Climate change had virtually disappeared from presidential debates for two decades until last month, when there was simply no avoiding it, in a year marked by record wildfires, devastating hurricanes and other climate-related catastrophes such as drought and floods.
“Today, climate disasters are up close and personal for Americans,” said Jeremy Symons, a consultant to environmental nonprofit groups and former vice president for political affairs at the Environmental Defense Fund, who has closely followed U.S. climate policy for decades. “It’s leaped out of the science books and into the communities where people have to deal with the deadly consequences of pretending it doesn’t exist.”
In a stark reminder of how climate change is already transforming Americans’ lives, a Colorado wildfire expanded by 140,000 acres in a day, at an elevation of 9,000 feet, where snow would usually be falling this time of year. The East Troublesome Fire is burning largely in Grand County and has reached Rocky Mountain National Park. It has made it through dry, brittle trees ravaged by a bark beetle infestation and has prompted the evacuation of hundreds of Coloradans.
The blaze now ranks as the state’s second-largest on record. Three of Colorado’s five largest wildfires in history have occurred this year. The incident commander said Thursday that East Troublesome Fire’s rate of expansion is “unheard of.”
The Trump-Biden debate tracked much the same ground as the last time there was a substantive discussion about climate in a presidential debate — the 2000 match between Democrat Al Gore and Republican George W. Bush.
“I think that in this 21st century, we will soon see the consequences of what is called ‘global warming,’” Gore said that evening. “The world’s temperature is going up, weather patterns are changing, storms are getting more violent and unpredictable.”
Bush agreed the problem deserved attention, though he didn’t feel a similar urgency. “Global warming needs to be taken very seriously, and I take it seriously,” he said. “But science — there’s differing opinions. And before we react, I think it’s best to have the full accounting, full understanding of what’s taking place.”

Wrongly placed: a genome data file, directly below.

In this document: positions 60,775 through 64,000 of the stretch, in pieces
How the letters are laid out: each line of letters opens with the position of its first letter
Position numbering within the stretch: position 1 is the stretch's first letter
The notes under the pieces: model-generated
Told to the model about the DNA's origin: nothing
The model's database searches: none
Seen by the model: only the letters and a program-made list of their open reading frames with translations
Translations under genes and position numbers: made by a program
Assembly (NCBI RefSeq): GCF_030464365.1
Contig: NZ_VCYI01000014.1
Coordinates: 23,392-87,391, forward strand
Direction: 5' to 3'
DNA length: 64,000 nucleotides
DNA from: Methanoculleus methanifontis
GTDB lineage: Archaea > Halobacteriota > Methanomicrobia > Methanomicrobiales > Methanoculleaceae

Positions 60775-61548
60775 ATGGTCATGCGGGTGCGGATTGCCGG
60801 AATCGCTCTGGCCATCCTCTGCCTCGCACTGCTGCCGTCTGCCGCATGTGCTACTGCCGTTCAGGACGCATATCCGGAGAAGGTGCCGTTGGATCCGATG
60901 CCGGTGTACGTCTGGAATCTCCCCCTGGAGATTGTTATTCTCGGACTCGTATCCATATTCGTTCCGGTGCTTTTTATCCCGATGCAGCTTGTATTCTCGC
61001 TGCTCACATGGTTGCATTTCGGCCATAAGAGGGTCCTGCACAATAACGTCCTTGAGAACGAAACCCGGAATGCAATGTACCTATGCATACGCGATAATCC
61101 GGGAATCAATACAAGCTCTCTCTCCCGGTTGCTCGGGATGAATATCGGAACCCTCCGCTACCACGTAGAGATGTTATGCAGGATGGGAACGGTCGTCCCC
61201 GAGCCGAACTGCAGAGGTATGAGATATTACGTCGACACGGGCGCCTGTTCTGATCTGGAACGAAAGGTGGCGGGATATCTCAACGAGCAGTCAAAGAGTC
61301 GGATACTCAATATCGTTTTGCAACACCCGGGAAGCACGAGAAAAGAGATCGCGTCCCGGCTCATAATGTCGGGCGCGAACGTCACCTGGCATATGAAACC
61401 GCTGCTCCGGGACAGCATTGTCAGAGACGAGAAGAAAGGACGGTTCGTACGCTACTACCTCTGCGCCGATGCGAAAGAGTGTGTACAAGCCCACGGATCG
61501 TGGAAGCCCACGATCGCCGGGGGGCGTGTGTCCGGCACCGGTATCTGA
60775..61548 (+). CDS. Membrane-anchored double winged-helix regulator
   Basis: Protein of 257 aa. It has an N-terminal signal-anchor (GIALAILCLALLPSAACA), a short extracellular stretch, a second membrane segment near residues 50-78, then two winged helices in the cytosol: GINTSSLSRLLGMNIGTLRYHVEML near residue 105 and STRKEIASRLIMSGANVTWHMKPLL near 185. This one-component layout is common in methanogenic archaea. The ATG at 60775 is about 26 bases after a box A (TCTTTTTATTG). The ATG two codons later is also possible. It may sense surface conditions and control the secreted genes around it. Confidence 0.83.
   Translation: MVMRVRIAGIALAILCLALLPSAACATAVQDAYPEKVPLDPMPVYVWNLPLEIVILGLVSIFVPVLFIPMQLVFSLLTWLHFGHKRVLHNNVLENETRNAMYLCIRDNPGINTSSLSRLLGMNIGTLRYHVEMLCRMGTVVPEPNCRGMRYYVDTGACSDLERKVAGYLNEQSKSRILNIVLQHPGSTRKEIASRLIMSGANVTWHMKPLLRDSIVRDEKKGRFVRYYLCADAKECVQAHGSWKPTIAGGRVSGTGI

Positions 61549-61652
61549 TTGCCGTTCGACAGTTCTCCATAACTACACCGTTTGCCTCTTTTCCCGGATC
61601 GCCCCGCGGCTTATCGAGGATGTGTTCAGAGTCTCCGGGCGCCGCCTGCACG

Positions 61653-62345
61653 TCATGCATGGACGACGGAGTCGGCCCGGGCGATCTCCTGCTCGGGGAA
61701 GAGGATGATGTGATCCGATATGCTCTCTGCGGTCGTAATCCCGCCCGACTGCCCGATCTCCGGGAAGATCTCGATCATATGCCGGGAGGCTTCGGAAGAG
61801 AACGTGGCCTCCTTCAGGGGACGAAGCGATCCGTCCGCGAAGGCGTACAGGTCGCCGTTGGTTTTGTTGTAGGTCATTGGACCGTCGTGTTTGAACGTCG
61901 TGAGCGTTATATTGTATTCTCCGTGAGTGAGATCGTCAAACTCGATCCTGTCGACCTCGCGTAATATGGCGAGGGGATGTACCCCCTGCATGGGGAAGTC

“It’s a sea change to have this kind of attention on climate change,” Symons said.
The shift comes as Americans increasingly express concern about the warming planet. A poll last year by The Washington Post and the Kaiser Family Foundation found that a growing number of Americans describe climate change as a crisis, and two-thirds said Trump is doing too little to tackle the problem. It also found that a strong majority of Americans — about 8 in 10 — say that human activity is fueling climate change, and roughly half believe action is urgently needed within the next decade if humanity is to avert its worst effects.
In addition, even as the coronavirus pandemic had dwarfed most other concerns, climate change emerged as a front-burner issue during the Democratic presidential primaries, in ways difficult to fathom only a few years ago. Voters in numerous states ranked it as one of their top concerns, alongside health care and economic issues.
Then there are the real-world effects that continue to mount: Record wildfires in California and throughout much of the West. A historic hurricane season in the Atlantic. Raging fires in Siberia. Massive amounts of ice melting across the Arctic. Rising seas that affect coastal communities around the nation. Both droughts and floods in the Midwest.
It is difficult to imagine that climate change will fade again anytime soon as an issue in presidential contests, Symons said.
“There’s no turning back,” he said, “because climate change isn’t going away.”